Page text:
The Mosaic law. See on Romans 2:12. The validity of that law was the principle upheld by the Judaizers.
Concerning zeal, persecuting the church; touching the righteousness which is in the law, blameless.
Blameless (γενόμενος ἄμεμπτος)
The A.V. does not render the participle, proven or found. Rev., correctly, found blameless.
But what things were gain to me, those I counted loss for Christ.
What things (ἅτινα)
Lit., gains. So Rev., in margin, and better. The various items of privilege are regarded separately.
I counted loss (ἥγημαι ζημίαν)
Better, as Rev., have counted. The perfect tense implies that he still counts them as loss. See on Philippians 3:8. Notice the singular number loss, and the plural gains. The various gains are all counted as one loss.
Yea doubtless, and I count all things but loss for the excellency of the knowledge of Christ Jesus my Lord: for whom I have suffered the loss of all things, and do count them but dung, that I may win Christ,
Yea doubtless (ἀλλὰ μὲν οὖν)
Ἁλλὰ but, Philippians 3:7, puts that verse in direct contrast with the preceding verse. Ἁλλὰ yea or verily, in this verse affirms more than the preceding statement, while οὖν therefore (not rendered), collects and concludes from what has been previously said: Yea verily therefore.
An advance on those (things) of Philippians 3:7.
For the excellency, etc. (διὰ)
On account of: because the knowledge of Christ is so much greater than all things else.
I have suffered the loss (ἐζημιώθην)
All things (τὰ πάντα)
Collectively. All things mentioned in Philippians 3:5-7.
Rev., refuse. Either excrement or what is thrown away from the table; leavings. The derivation is uncertain. According to some it is a contraction from ἐς κύνας βάλλω to throw to the dogs. See on filth, 1 Corinthians 4:13. Notice the repetition of gain, count, loss, all things, Christ.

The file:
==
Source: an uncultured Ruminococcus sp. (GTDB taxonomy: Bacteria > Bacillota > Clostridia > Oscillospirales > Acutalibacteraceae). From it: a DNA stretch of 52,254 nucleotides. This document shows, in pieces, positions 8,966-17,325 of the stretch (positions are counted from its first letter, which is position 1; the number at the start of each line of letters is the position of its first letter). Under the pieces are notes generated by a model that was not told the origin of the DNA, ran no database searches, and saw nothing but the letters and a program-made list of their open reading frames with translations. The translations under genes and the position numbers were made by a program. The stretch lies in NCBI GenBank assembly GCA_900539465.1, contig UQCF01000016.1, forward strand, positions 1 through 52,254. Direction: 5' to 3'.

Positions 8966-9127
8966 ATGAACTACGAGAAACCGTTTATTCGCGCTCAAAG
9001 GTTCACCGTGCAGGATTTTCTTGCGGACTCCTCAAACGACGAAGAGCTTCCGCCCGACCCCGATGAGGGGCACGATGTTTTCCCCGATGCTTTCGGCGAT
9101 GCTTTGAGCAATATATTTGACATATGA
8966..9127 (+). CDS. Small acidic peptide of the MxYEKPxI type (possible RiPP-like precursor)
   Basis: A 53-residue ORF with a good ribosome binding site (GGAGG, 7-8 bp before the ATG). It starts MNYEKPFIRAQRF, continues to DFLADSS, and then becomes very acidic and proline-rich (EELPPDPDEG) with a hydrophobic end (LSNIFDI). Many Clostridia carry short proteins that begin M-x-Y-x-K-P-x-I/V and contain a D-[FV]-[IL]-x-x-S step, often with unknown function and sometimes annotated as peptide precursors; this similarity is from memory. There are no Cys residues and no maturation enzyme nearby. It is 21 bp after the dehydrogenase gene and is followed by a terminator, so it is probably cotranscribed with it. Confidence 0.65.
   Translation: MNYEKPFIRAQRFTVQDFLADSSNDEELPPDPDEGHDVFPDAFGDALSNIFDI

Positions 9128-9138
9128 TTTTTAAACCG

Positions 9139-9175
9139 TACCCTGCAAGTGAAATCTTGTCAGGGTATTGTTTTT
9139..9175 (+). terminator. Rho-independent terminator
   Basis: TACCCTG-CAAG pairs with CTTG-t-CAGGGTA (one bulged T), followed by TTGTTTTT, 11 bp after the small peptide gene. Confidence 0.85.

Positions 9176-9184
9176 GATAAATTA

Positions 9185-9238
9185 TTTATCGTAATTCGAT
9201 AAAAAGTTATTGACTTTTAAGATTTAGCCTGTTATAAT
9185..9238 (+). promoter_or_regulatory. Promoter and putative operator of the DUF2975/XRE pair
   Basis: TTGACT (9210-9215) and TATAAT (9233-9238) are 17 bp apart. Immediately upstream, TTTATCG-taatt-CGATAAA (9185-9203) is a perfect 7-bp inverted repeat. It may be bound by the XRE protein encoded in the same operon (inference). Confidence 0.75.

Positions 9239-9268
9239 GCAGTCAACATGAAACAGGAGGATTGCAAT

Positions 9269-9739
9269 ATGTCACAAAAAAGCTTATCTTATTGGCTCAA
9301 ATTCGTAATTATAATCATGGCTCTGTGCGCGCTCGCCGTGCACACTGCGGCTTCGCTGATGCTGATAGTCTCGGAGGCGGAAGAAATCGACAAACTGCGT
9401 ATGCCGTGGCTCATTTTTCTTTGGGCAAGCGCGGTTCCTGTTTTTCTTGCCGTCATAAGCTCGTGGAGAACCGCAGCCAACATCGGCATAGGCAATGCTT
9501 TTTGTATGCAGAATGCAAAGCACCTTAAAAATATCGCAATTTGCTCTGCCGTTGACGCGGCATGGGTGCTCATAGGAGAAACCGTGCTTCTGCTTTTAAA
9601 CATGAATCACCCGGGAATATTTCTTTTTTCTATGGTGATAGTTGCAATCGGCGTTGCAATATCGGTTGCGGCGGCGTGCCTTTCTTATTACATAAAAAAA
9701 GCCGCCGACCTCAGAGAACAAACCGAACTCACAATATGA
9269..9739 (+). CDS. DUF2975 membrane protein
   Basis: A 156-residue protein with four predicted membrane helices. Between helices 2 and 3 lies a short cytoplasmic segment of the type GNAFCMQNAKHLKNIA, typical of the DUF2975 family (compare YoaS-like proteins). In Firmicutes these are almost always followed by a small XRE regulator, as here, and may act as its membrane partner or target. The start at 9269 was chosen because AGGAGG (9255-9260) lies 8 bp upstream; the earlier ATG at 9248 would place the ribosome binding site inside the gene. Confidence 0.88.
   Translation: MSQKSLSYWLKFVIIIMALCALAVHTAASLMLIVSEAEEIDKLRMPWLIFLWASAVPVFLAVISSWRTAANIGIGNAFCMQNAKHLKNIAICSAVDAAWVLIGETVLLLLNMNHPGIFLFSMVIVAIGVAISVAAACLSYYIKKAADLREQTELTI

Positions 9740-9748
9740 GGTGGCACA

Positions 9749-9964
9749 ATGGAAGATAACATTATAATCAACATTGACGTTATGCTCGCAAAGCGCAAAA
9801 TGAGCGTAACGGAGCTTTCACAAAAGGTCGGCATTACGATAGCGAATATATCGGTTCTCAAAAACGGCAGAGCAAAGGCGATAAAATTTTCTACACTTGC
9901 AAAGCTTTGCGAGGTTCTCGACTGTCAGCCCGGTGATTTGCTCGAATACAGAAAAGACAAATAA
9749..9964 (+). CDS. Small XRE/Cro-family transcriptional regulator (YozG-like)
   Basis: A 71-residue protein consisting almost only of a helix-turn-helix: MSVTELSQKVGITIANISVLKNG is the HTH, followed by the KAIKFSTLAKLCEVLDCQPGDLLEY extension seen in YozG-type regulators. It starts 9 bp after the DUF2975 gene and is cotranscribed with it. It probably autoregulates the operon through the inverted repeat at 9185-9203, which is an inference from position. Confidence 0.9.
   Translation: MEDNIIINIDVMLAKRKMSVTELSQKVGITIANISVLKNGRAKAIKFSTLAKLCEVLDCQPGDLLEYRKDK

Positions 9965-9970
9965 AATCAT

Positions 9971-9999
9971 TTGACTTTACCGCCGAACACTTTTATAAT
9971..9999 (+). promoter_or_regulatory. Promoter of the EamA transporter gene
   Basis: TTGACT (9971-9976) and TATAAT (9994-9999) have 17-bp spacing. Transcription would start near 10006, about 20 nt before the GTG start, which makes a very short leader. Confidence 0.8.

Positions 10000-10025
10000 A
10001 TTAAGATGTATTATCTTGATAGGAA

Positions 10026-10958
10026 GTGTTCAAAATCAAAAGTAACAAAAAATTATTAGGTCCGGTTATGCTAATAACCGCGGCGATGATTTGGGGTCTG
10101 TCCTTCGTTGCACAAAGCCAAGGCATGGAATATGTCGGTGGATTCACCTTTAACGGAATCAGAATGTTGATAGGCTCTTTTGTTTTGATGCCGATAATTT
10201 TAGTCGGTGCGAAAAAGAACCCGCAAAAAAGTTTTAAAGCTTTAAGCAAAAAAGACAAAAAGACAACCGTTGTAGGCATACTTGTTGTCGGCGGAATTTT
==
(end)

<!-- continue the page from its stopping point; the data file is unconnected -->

Rev., better, gain, corresponding with gain, Philippians 3:7.
And be found in him, not having mine own righteousness, which is of the law, but that which is through the faith of Christ, the righteousness which is of God by faith:
Be found (εὑρεθῶ)
Mine own righteousness (ἐμὴν δικαιοσύνην)
Rev., correctly, a righteousness of mine own. The A.V. would require the article with ἐμὴν mine, and assumes the existence of a personal righteousness; whereas Paul says, not having any righteousness which can be called mine.
Which is of the law (τὴν ἐκ νόμου)
Rev., better, even that which is of the law; thus bringing out the force of the article which defines the character of that righteousness which alone could be personal, viz., righteousness consisting in the strict fulfillment of the law.
Through the faith of Christ (διὰ πίστεως Χριστοῦ)
Rev., better, through faith in Christ. Faith as opposed to the law. The change of prepositions, through (διὰ) faith, and of (ἐκ) the law, as turning on the distinction between faith represented as the medium, and the law as the source of justification, cannot be insisted upon as a rule, since both the prepositions are used with faith, as in Galatians 2:16. Compare Romans 3:30; Romans 5:1.
Contrasted with my own.
By faith (ἐπὶ)
Resting upon faith, or on the condition of. Compare Acts 3:16.
That I may know him, and the power of his resurrection, and the fellowship of his sufferings, being made conformable unto his death;
That I may know Him (τοῦ γνῶναι αὐτὸν)
Know is taken up from knowledge, Philippians 3:8, and is joined with be found in Him, qualified by not having, etc. That I may be found in Him not having, etc., but having the righteousness which is of God so as to know him, etc.